Libya violence: Twelve killed in Tripoli election HQ attack At least 12 people have been killed and several injured in an attack on Libya's electoral commission headquarters in the capital, Tripoli, officials say.
At least one suicide bomber blew himself up while other armed assailants stormed the building and set it on fire, they say.
Voters have been registering for elections expected before the end of the year.
Libya has been in turmoil since Muammar Gaddafi was ousted in 2011.
After his 42-year rule, the country remains under the control of myriad rival armed groups.
Although many observers have questioned whether an election can be secured in the politically and militarily divided country, the international community appears hopeful that it would give the troubled North African state a fresh start.
Updates on this and the rest of Africa's news How realistic are Libya's election plans? Why is Libya so lawless? Electoral commission spokesman Khaled Omar told Re..
Zimbabwe opposition MDC 'will expel Chinese investors' Image copyright AFP Image caption Nelson Chamisa, 40, said the new government did not care about ordinary workers A Zimbabwean opposition leader has vowed to expel Chinese investors if he wins elections due in July.
"They are busy asset-stripping the resources of the country," Nelson Chamisa said at a May Day rally in the capital, Harare.
The presidential polls will be the first since the resignation of long-serving ruler Robert Mugabe last year.
China is Zimbabwe's fourth largest trading partner and its largest source of investment.
Why China matters to Zimbabwe's leaders BBC Africa Live: More on this and other stories Mr Chamisa took over as leader of the opposition Movement for Democratic Change (MDC) party in February.
President Emmerson Mnangagwa, whose nickname is "Ngwena" meaning "the Crocodile" in the Shona language, will contest the election on the ticket of the ruling Zanu-PF party.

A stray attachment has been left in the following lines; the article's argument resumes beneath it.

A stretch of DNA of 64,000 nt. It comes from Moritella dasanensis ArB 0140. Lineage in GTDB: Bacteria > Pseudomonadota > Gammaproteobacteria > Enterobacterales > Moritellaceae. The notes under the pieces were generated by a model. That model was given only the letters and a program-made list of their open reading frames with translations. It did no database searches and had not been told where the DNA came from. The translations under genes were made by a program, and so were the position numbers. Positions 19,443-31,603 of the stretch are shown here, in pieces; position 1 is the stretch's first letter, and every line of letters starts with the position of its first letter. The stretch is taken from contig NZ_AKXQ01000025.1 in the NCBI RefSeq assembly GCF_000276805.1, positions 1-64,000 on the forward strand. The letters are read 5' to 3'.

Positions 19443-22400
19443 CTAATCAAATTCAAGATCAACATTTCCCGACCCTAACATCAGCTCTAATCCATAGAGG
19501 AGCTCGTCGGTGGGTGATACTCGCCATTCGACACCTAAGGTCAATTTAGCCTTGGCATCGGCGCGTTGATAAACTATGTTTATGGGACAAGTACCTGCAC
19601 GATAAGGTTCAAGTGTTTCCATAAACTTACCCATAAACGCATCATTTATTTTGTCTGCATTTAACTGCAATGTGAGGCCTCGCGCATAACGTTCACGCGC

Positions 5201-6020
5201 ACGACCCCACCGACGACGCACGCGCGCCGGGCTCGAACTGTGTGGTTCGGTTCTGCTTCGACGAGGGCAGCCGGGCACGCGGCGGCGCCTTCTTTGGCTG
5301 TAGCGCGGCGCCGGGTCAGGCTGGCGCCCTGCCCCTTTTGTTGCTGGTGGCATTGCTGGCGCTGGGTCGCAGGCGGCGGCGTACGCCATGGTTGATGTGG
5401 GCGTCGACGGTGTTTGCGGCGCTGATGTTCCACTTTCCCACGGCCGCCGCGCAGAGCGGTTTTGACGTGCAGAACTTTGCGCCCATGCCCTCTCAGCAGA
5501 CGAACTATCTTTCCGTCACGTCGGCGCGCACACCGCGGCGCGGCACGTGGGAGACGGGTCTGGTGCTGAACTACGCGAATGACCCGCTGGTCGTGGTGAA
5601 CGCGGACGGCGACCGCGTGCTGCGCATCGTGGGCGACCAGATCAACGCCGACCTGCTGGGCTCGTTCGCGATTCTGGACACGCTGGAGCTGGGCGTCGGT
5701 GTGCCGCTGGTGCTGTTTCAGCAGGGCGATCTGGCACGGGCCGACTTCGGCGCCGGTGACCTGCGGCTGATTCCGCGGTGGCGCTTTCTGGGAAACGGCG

He is a strong ad..
Eight (8) million euros is the amount budgeted for the Agro-ecological Transition Support Project in West Africa (AETSP), which was launched on 27 April 2018 in Abuja, Nigeria.
The launch ceremony of the project was chaired by the ECOWAS Commissioner for Agriculture, Environment and Water Resources, Sékou Sangaré and the Director of the Grand Sahel Regional Unit of the French Development Agency (AFD), Philippe Chedanne in the presence of Denys Gauer, Ambassador of France to Nigeria.
The project is aimed at backing agro-ecological transition in West Africa through the financing of field projects that support agro-ecological intensification and the exchange of experience, in order to contribute to the development of public policies in the sector.
It will be spread over 4 years (2018-2021) and it currently covers Cote d’Ivoire, Burkina Faso, Mali, Senegal and Togo. The implementation of the project is being coordinated by the Regional Agency for Agriculture and Food (ARAA) with the te..
Subject to further amendments as maybe necessary, participants at the consultative workshop which ended in Lagos, Nigeria on the 26th of April 2018, have adopted the draft 2018-2020 ECOWAS Conflict Prevention Framework (ECPF) Plans of Action (PoA).
After a diligent review of the draft Action Plans proposed for the 15 ECPF Components and the accompanying draft budget proposals prepared to ensure implementation of the Action Plans, participants identified the level of involvement and support required from the ECOWAS Member States to ensure effective implementation of the ECPF PoA and committed to fully support the unhindered implementation of same at the national levels.